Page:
The National Catholic Review

One of the great things about teaching is learning from students, hearing about their adventures and quests into the wider world, and perhaps most importantly sharing their sense of helping others and working to make the world a better place. One of the students in my Fall 2011 Psychological Testing class at Marist College has been on two missions to Haiti and plans to go again. One of her abiding interests is also in providing clean water for those in poor countries. I will let Katherine Stebbins's eloquent words speak for themselves:

In June 2007 Elisabeth Kennedy and Pastor Jean Phares Beaucejour co-founded the HELO (Home, Education, Love, Opportunity) Haiti orphanage. Elisabeth Kennedy works for HELO from Connecticut while Pastor Beaucejour helps in his country, Haiti, and five times a year Elisabeth is able to travel to Haiti. Elisabeth brings a “team” of people on each of these trips. I was fortunate enough to be one of the people that has gotten to go with her twice.

Everyone I talked to told me that if I wanted to see poverty, Haiti was the place to go. I took a class called Haiti, Solidarity, and Praxis before going and I became well aware that my experience in Haiti would be extremely difficult. However, I thought I was prepared for it. The second I walked out of the airport in Port-au-Prince I realized that there was nothing that could possibly prepare me for what I was about to see. Walking to our van Haitian boys were hanging on the fences asking for money in Creole. When we got on the van I could not help control the tears rolling down my face as we passed hundreds and hundreds of tents and piles of garbage and dirty water that went on for hours. There was no escaping the now nostalgic smell of diesel and garbage; the smell of Haiti.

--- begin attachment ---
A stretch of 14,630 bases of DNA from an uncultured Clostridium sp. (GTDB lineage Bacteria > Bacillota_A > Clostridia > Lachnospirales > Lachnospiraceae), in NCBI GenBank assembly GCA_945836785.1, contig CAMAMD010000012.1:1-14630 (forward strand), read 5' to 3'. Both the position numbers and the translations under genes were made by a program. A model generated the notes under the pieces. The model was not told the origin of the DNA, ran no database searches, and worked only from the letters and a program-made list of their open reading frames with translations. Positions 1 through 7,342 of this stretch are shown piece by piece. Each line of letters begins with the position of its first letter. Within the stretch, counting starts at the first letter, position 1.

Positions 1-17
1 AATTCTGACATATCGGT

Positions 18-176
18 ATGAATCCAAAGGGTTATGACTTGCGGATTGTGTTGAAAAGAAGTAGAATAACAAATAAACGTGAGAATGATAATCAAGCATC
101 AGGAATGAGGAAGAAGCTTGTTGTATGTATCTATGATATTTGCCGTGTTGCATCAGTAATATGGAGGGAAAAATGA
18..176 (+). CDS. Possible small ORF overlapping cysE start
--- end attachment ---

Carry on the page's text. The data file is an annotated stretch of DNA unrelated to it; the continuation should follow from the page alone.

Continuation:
The first day at the orphanage the kids were all waiting. I will never forget the moment as we got off the bus and the kids hesitated at first and then quickly came running up to us with big smiles and open arms. At the orphanage we played soccer, colored, sang, laughed, and hugged a lot. To help myself from taking in all of the poverty I kept focused on the children, feeling that I was doing something positive in their lives.

Another day we went to a Restevek Alliance home. The children at this home are very damaged mentally and physically as they are child slaves that were saved. One boy had scars all over him- his head, his legs, everywhere. Emotionally, it seemed that he had even more scars. Slavery is not illegal in Haiti and it is a huge problem. We also went to a hospital in Les Cayes to hand out baby kits to the baby’s mothers and stuffed animals to the older children, the things I saw in the hospital will never leave my mind- the extremely malnourished children, bodies bandaged with dirty bloody gauze, the children’s tears and screams.